Tell us about yourself and how many books you have written.
I live in the middle of rural Suffolk, UK, and am owned by a slinky black cat who’s far too clever for her own good.
In my spare time, I’m an amateur historian/archaeologist, and in non-work daylight hours am usually out on a field somewhere with a metal detector and/or a trowel. I’ve added quite a few things to the Heritage England Record and the Portable Antiquities Scheme; but what really fascinates me is the stories behind the artefacts.
My first historical novel, Sheriff and Priest, is about the story of a local boy made good – Wimer the Chaplain was born in Dodnash in Suffolk of a poor Saxon family, but made it to be a confidant of Henry ll, holding down the job of High Sheriff for all Norfolk and Suffolk. Then he gave it all up and came home to found a Priory… finding the original site of that Priory (not where it’s shown on the map) is still one of my proudest discoveries.
I also have a series of short stories about Henry Baker, a boy who finds a magic pencil on the way to school – I have no idea where these come from, but I enjoy writing them 🙂
I self-publish as a rule, but I’ve also had a couple of short stories published as part of anthologies; a steampunk story set in the time of King John in an anthology called Dangerous Magic, and a Bronze Age story in the 2017 anthology of the Historical Novel Society’s winners and runners-up from the last couple of years’ competitions. Alas, mine was a runner-up – but I’m delighted to be appearing in such august company!
What is the name of your latest book and what inspired it?
My latest book is called Sheriff and Priest. I metal detect; one day I was gently waving my detector over a mildly bumpy bit of meadow, and nearly blew my head off, the signal was so strong. I got the local archaeological unit out to dig it, and it turned out I’d discovered a lost Priory. Many, many hours of research in the local Records Office later, and I realised that not only had I discovered the physical remains, but that the bare bones of the man who’d built it were fairly well documented – and it was a really interesting career. Not least because he’d resigned from the 3rd richest job in England, at the height of his career, to come home to the tiny little village he was born in, and found a Priory. Why? And why did the King’s mistress give him the land? There had to be a story in there…
Do you have any unusual writing habits?
I have been known to flesh out a scene by dictating it whilst I’m metal detecting. It seems to work particularly well for dialogue – but I do have quite a lot of bits where there’s a BEEP! and I go quiet for a while!
What authors, or books have influenced you?
This would be an awfully long list – like most authors, I’m a voracious reader. I love China Mieville for the fabulously gritty details of his descriptive passages; for Neil Gaiman, for the wonderful simplicity and humanity in his stories; for Hilary Mantel, for making me wish I didn’t know how the ending pans out.
What are you working on now?
Right now I’m about 1/3rd of the way through the follow-up novel, tentatively titled Jean the Scholar. The history bones of it revolve around the 30-year legal dispute around some land that Wimer’s uncle left him, but which his nephew tried to grab and hold on to. Wimer’s adopted son Jean takes on the might of the 13th Century establishment, to stop them killing the Priory that Wimer built. He also discovers along the way that he wasn’t meant for a vow of celibacy…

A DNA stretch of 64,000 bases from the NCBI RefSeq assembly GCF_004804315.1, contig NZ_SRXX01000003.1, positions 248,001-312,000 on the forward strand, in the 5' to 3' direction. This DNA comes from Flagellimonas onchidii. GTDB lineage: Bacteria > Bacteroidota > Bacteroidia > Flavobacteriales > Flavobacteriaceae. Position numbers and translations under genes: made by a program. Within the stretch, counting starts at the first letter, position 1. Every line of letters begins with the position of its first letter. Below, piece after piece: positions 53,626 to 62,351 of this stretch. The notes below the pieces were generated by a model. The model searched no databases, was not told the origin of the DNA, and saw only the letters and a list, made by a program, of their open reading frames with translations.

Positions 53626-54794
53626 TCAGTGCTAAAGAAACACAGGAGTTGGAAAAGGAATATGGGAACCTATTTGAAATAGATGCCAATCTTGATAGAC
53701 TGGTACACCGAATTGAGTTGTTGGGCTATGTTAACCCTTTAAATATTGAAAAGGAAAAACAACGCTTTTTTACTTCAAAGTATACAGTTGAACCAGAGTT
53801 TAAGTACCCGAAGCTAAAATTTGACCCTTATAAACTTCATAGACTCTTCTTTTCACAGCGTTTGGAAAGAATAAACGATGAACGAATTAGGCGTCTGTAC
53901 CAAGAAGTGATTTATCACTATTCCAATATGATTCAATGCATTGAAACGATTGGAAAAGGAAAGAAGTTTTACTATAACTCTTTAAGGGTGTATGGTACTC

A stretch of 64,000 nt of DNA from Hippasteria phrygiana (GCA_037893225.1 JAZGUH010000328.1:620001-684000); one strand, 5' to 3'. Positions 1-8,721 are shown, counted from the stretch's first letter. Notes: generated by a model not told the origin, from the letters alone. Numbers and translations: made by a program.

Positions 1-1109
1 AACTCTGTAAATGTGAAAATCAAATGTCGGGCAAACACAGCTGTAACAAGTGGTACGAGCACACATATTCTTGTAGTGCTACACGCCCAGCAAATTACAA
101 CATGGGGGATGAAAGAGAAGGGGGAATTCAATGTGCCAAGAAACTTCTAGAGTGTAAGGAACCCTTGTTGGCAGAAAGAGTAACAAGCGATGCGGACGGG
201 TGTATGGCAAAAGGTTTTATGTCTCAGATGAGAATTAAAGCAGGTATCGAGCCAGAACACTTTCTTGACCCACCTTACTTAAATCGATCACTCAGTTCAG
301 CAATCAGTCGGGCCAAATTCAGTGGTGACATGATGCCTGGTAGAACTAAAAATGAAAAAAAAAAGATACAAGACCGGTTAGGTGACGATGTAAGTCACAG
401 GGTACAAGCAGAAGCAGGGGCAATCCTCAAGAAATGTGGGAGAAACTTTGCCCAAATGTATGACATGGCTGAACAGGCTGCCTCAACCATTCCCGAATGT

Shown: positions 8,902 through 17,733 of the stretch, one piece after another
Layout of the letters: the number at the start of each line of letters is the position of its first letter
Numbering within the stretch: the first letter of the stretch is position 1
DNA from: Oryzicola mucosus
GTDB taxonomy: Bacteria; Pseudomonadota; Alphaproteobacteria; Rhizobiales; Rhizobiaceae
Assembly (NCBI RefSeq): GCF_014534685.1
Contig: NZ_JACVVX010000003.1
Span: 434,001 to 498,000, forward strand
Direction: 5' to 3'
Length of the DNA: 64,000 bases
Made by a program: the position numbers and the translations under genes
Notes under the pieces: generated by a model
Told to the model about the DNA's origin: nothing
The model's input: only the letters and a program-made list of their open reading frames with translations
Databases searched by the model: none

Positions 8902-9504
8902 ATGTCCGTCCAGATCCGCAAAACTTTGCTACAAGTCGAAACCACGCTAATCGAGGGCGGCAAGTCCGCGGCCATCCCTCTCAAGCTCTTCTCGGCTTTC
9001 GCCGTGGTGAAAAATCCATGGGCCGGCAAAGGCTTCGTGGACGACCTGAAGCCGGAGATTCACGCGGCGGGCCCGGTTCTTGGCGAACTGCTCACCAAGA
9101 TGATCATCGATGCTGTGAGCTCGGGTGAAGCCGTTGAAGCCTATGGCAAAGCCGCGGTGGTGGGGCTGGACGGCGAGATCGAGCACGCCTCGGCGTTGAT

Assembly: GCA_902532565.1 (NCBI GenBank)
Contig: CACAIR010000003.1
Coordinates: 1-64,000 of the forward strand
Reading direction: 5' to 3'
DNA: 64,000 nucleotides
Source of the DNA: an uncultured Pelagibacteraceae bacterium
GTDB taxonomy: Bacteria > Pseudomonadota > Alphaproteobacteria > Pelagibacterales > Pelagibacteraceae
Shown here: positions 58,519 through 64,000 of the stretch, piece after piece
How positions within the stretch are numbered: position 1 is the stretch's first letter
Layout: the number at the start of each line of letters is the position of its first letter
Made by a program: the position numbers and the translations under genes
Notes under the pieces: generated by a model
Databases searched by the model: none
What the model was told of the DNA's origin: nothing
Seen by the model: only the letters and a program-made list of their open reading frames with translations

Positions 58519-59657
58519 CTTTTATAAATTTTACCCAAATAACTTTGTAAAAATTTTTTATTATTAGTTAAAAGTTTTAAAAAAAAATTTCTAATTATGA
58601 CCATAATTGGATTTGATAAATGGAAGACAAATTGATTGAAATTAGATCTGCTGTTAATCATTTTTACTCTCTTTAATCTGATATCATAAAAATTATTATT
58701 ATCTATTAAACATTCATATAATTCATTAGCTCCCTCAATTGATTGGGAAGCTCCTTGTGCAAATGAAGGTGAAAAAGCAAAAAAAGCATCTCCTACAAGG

What is your best method or website when it comes to promoting your books?
Reviews! Reviews, reviews, and more reviews…
Do you have any advice for new authors?
If life is problematic, write for just 10 minutes a day, if that’s all you can do; but write every day. Finish the book. Forget about it for several months, whilst you read books on the craft of writing. Open the file again and resist the urge to delete everything; the first draft is when you create the clay. Now you get to be a potter, and shape it the way you meant to the first time, but didn’t have the skill.
Pay for an editor – copy and content. They will help enormously.
It’s probably going to take you half a dozen editing passes. Seriously. Don’t send it out into the world half-formed.
When you’re done – set it free. Send it to agents, publishers; keep a log of who’s had it and when.
Start the next book.
What is the best advice you have ever heard?
Finishers are the only authors who get read.
What are you reading now?
My TBR pile is embarrassing… right now, open beside me is Martin Allen’s Mints and Money in Mediaeval England, Mark Woolmer’s The Phoenicians, and a trashy magazine! On my bedside table is Oliver Rackham’s Trees. My kindle has half-a-dozen novels queuing.
What’s next for you as a writer?
I have about 8 novel ideas that I’d like to move onto. I think the one shouting loudest is to take the Bronze Age story, about a girl just transitioning into adulthood and becoming a warrior, and develop that.
I also need to write two more in the children’s stories series I have, and bundle them into a better-presented package than they’re in at the moment.
If you were going to be stranded on a desert island and allowed to take 3 or 4 books with you what books would you bring?
The Silmarillion. Tolkein distilled so much scholarship into that, that it would bear fruit for a long time!
A very old SF book called A Canticle for Liebowicz. It makes me cry every time I read it – and I’d like to look at it with a writer’s eye and find out why that is.
And for sheer pleasure – a collection of my favourite poems. And I’d like to choose ’em, please 🙂